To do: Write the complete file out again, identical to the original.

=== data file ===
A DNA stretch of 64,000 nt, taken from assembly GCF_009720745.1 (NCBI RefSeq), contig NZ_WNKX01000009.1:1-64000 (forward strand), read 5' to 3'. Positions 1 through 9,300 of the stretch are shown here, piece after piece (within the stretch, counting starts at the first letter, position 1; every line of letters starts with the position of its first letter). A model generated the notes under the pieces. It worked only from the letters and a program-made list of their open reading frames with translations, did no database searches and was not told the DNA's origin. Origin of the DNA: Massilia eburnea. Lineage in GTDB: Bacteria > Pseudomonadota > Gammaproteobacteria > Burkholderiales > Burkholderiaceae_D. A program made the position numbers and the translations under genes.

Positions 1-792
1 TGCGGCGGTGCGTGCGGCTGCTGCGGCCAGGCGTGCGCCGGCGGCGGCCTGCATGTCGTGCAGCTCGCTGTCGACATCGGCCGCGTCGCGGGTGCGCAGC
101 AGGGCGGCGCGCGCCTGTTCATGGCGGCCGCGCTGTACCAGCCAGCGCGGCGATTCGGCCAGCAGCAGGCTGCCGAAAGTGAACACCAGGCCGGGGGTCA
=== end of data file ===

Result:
A DNA stretch of 64,000 nt, taken from assembly GCF_009720745.1 (NCBI RefSeq), contig NZ_WNKX01000009.1:1-64000 (forward strand), read 5' to 3'. Positions 1 through 9,300 of the stretch are shown here, piece after piece (within the stretch, counting starts at the first letter, position 1; every line of letters starts with the position of its first letter). A model generated the notes under the pieces. It worked only from the letters and a program-made list of their open reading frames with translations, did no database searches and was not told the DNA's origin. Origin of the DNA: Massilia eburnea. Lineage in GTDB: Bacteria > Pseudomonadota > Gammaproteobacteria > Burkholderiales > Burkholderiaceae_D. A program made the position numbers and the translations under genes.

Positions 1-792
1 TGCGGCGGTGCGTGCGGCTGCTGCGGCCAGGCGTGCGCCGGCGGCGGCCTGCATGTCGTGCAGCTCGCTGTCGACATCGGCCGCGTCGCGGGTGCGCAGC
101 AGGGCGGCGCGCGCCTGTTCATGGCGGCCGCGCTGTACCAGCCAGCGCGGCGATTCGGCCAGCAGCAGGCTGCCGAAAGTGAACACCAGGCCGGGGGTCA